I enjoy working with my clients, most of whom are cancer patients and survivors and they ask great questions! I was asked by one of my clients if she should be drinking chaga tea. I’ll admit, I don’t know everything about everything, but I was happy to research this for her, and I figured that if she is asking, likely you have the same question, so why not turn it into a blog post for my Cancer Bites blog, so keep reading to find out if you should be drinking chaga tea.
What is Chaga Tea?
Chaga tea is made from chaga mushrooms. Like other mushrooms, chaga is a fungus. It grows in northern climates including Canada. While it grows it is taking nutrients from its tree host, it especially likes birch trees and for this reason it is sometimes called Birch Mushroom. It is used as a medicinal product in Russia and Eastern Europe where it has a long history of use as folk medicine. It has a bitter taste and is therefore usually not eaten, but taken as a tea.
How Do I Make Chaga Tea?
Like most teas, you can purchase tea bags containing dried and ground chaga mushrooms, you can also use a stove top method and cook dried chunks of mushrooms. This website from Cup & Leaf goes into great detail about the different methods to prepare a cup of Chaga Tea. You can read more from them here.
Chaga and Cancer
Will chaga actually help to protect you from cancer? According to the Memorial Sloan Kettering Cancer Center (MSKCC) on their Herbs & Botanicals website (last updated May 31, 2018) laboratory and animal studies have shown that compounds in chaga mushrooms can kill cancer cells and stimulate the immune system. It may also reduce fatigue and inflammation and increase mental sharpness. But there have not been studies done to determine safety and effectiveness in humans.
According to the Natural Medicines Database, chaga has anti-tumor effects and allowed mice to live longer with cancer.
Other Benefits of Chaga Mushrooms
- Mice with diabetes have shown beneficial blood-sugar lowering effects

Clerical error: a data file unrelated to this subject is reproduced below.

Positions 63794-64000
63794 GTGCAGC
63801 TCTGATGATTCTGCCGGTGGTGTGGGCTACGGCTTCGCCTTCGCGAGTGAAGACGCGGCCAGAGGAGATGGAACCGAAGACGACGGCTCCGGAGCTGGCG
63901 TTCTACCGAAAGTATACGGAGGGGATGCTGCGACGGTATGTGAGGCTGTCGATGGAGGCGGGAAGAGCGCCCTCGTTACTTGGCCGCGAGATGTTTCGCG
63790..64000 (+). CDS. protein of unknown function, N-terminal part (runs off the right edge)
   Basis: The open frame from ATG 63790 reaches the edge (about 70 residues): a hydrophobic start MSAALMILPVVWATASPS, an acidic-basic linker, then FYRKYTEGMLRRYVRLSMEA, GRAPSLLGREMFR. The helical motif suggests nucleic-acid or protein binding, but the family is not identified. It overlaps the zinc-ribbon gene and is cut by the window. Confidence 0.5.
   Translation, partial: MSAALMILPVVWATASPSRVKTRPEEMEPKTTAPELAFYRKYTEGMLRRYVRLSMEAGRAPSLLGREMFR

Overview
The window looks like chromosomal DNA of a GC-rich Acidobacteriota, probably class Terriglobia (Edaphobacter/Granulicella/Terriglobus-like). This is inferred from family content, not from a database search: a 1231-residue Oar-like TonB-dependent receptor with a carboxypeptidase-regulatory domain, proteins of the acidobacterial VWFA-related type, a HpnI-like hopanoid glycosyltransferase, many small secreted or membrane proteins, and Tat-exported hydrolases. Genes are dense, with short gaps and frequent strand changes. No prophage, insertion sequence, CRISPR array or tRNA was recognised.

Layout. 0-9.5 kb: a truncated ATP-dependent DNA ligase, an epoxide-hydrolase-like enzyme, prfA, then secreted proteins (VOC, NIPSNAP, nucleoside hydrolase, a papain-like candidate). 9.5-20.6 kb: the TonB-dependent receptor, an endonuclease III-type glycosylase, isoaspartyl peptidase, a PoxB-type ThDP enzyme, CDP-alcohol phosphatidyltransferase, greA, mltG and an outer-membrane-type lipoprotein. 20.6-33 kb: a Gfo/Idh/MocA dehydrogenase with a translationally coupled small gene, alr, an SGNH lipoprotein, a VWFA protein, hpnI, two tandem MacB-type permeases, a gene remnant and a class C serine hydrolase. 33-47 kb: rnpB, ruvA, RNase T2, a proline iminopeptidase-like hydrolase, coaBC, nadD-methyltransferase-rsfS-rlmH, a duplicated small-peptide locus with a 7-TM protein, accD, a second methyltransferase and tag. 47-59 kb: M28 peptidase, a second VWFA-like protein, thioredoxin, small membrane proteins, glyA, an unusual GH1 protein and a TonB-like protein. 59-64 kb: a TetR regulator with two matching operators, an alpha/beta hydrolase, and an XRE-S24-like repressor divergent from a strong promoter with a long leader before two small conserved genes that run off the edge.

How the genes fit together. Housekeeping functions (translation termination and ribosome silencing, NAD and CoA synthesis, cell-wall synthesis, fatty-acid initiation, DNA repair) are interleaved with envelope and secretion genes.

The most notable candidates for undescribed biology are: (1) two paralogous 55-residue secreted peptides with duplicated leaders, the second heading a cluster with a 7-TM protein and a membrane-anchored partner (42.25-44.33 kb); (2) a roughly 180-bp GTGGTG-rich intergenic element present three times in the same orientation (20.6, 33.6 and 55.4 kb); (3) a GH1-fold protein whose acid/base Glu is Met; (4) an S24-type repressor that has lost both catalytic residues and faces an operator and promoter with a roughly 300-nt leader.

- Mice with colitis (inflammation of the colon) appeared to benefit from Chaga mushroom tea
- Pain relieving
- Reducing oxidative stress in lymphocytes from inflammatory bowel disease
- Anti-mutagenic (reduces mutations of genes)
- Encourages apoptosis (cell death) of colon cancer cells
- Inhibiting kidney cancer cells
- Rich in beta glucans – which allow the body’s immune system to recognize cancer cells as foreign bodies
- Antiplatelet (inhibit blood clots)
- Immune stimulating
Chaga Mushrooms Case Study
This case study is reported by MSKCC A 72 year old woman was taking 4-5 tsp per day of chaga mushroom powder following a partial removal of her liver. She developed kidney failure, suspected to be due to the high oxalate content of the chaga extract which resulted in oxalate crystals in her kidneys.
- Chaga can prevent the blood from clotting so, it could also exaggerate the effects of anti-clotting medications such as aspirin and coumadin
- Chaga can stimulate the immune system, which would be a bad thing if you are being treated with immunosuppressive medication and could in theory aggravate autoimmune diseases such as rheumatoid arthritis, lupus and MS
- Chaga might reduce blood sugar and therefore could increase the effect of insulin and other blood sugar lowering medication
- Other herbal medications can also prevent the blood from clotting so if you use chaga you may want to be careful with your intake of other herbal products such as garlic, ginger, ginkgo, Panax rinsing,
How To Harvest Chaga Mushrooms
If you are reading this from Northern U.S., Canada or Europe, you may have access to Chaga Mushrooms out your back door. I’m no expert in foraging, so I’ll let you read about harvesting chaga from the experts at Chaga HQ.
Chaga and Covid-19
Are you wondering about Chaga and Covid-19? Check out this Chaga and Covid blog post by Rick Benson that will help to answer that question.
Bottom Line for Chaga and Cancer
I can see why there is so much interest in chaga tea. If I had cancer right now, I would certainly be trying to find out more about this mushroom and giving the tea a taste. There are several promising studies that show benefits of chaga tea in laboratory studies of isolated cancer cells and animal studies. While it’s been used for generations in Eastern Europe, it hasn’t been tested in humans, so there are no recommendations about safety, effectiveness, dosage or best method of preparation. Remember that you aren’t going to fight cancer with one single miracle ingredient. It’s your entire diet and lifestyle that matters. If you want to read more about what you can do to reduce your risk, check out The Cancer Risk Reduction Guide.
Like all herbals and botanicals, talk to your oncologist and/or pharmacist about your interest in taking chaga mushroom tea so that they can consider the impact that this may have on your treatment. Be cautious if you have blood clotting concerns or take either clotting or blood thinning medications or have a history of oxalate stone formation. Don’t overdo it, as we can see from the case study 4-5 tsp per day of chaga mushroom powder was too much for one lady.
Links to References:
Have you tried Chaga Mushroom tea?
Tell us your experience with it in the comments section below.
Check out this post from Chaga 101 for recipes.